- The Target for the Digital Euro is 2026
- New Cash Handout for Households in Japan
- Morgan Stanley: Fed Could Reduce Asset Purchases
The Target for the Digital Euro is 2026
In an interview with Jun Ishikawa, Fabio Panetta, a Member of the European Central Bank Member, stated that the reason they started to work on the digital euro was trend and security.
One of the main reasons for a digital euro, Panetta said, would be to “prevent the European retail payments market from being dominated by a handful of non-European players,” which could lead to “insufficient competition and data protection.”
Emphasizing that the digital euro will provide its users with a completely safe, risk-free, and utterly liquid payment instrument, Panetta said that large investment inflows can be experienced in such tools unless there is a regulation, which may pose a threat a risk to financial stability. For example, holding more than 3 thousand euros will be prohibited. Or we will cut the money kept above a certain amount.”
Asked about when the digital euro will be available, Panetta said, “We started our discussions on the subject in 5 years to reach the target”.
Mentioning that China started digital money studies in 2013 and Sweden in 2017, Panetta emphasized that these countries said that they could extract the money in 2026.
Asked whether the digital yuan could pose a threat, Panetta suggested China could serve as more of a partner than a competitor. “In the longer term, building interoperability between central bank digital currencies could reinforce their domestic benefits,” he said.
“We can learn from each other and improve our understanding of the challenges that are associated with the possible introduction of a digital currency,” he added.
New Cash Handout for Households in Japan
The government of Japan is planning new cash assistance to needy households against the economic impact of Covid-19 to help ease the financial strain of the prolonged coronavirus pandemic, sources close to the matter said Tuesday.
Under the draft plan, cash up to 100,000 yen ($920) will be distributed to each needy household that does not have a deposit savings of more than 1 million yen ($9,190).
The government considers providing monthly payments of 60,000 yen to single-member households, 80,000 yen to two-person families, and 100,000 yen to households composed of three or more people for three months from July, earmarking 50 billion yen from the fiscal 2021 initial budget, the sources said.
Last year, within the scope of the economic struggle against Covid-19, 100 thousand yen in cash was given to all individuals with a population of 126 million in the country.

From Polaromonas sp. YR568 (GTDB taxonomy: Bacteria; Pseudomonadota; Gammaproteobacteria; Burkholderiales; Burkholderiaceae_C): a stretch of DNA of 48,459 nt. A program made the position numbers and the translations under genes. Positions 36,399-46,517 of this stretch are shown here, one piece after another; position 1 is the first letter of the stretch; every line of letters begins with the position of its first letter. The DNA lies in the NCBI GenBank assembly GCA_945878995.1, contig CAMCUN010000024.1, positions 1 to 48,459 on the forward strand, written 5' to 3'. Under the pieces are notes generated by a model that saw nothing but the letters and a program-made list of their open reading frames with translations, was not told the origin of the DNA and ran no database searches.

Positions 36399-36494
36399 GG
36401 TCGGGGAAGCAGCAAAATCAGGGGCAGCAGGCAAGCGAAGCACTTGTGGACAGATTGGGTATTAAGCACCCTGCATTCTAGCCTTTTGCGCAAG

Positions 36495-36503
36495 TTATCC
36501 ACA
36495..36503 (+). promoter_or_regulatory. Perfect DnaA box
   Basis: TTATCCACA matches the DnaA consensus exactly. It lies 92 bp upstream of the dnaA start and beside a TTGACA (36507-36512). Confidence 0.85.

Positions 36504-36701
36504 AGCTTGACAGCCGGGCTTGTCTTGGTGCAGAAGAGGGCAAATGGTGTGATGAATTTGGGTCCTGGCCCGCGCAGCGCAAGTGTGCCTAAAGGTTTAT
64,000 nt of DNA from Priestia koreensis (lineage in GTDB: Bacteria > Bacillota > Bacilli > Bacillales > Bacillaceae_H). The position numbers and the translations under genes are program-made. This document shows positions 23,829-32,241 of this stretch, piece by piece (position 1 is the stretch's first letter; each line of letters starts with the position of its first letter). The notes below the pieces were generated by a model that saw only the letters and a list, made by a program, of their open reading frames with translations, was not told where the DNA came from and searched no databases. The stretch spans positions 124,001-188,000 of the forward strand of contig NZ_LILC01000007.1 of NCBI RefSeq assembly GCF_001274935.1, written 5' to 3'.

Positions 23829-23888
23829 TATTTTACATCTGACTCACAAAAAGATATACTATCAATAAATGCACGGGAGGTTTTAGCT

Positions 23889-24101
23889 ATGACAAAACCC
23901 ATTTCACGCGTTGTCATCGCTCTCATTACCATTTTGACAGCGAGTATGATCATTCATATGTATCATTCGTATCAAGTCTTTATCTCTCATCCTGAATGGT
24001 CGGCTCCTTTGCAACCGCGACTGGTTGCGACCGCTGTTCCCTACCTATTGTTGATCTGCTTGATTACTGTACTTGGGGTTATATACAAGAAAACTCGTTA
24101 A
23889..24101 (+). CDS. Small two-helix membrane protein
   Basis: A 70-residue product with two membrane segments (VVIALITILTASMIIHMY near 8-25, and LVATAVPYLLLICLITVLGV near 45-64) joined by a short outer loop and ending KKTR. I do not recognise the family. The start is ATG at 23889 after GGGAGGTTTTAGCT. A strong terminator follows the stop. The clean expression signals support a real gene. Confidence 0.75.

To support households reeling from the pandemic, the government has also provided interest-free loan programs without collateral.
Besides, Japanese Health Minister Norihisa Tamura said they were considering extending the current Covid-19 state of emergency declared for Tokyo, Osaka, and seven other prefectures in the country.
Noting that the rate of cases, which maintains its increasing trend, negatively affects the health system, Minister Tamura said that the state of emergency could be extended.
“Keeping an eye on extending the state of emergency, we will make a final decision by taking into account experts’ evaluations,” Tamura told a news conference on the matter.
Morgan Stanley: Fed Could Reduce Asset Purchases
The international investment firm Morgan Stanley expects the Fed to start reducing its asset purchases by the end of the year.
In addition, several central bank officials have said over the past week they believe it will be time soon to start discussing a reduction in the minimum $120 billion of bonds the Fed is buying each month.
To be noted, San Francisco Fed Chairman Mary Daly told CNBC yesterday about the reduction of $120 billion in bond purchases per month, “We are talking about talks to start negotiating the reduction in purchases.”
With almost zero interest rates, the Fed’s bond purchases keep borrowing costs low and facilitate investments that will create jobs.
“We’re talking about tapering, and that is what you want out of us. You want to be long-viewed here,” she said. “But I want to make sure that everyone knows it’s not about doing anything new. Right now, the policy is in a perfect place. The policy is supporting the American people, ” she noted.
She also sees “considerable momentum” in the economy. However, she thinks that with 8 million people still unemployed and the pandemic remaining an issue, now is not the time for the Fed to pull back.
“Importantly, part of the boom we are seeing is supported by the accommodation we’ve taken to ensure that the bridge is long enough so that every American gets over Covid and can fully reengage,” she said. “I think of it as excellent news, but it’s way too early to declare victory.”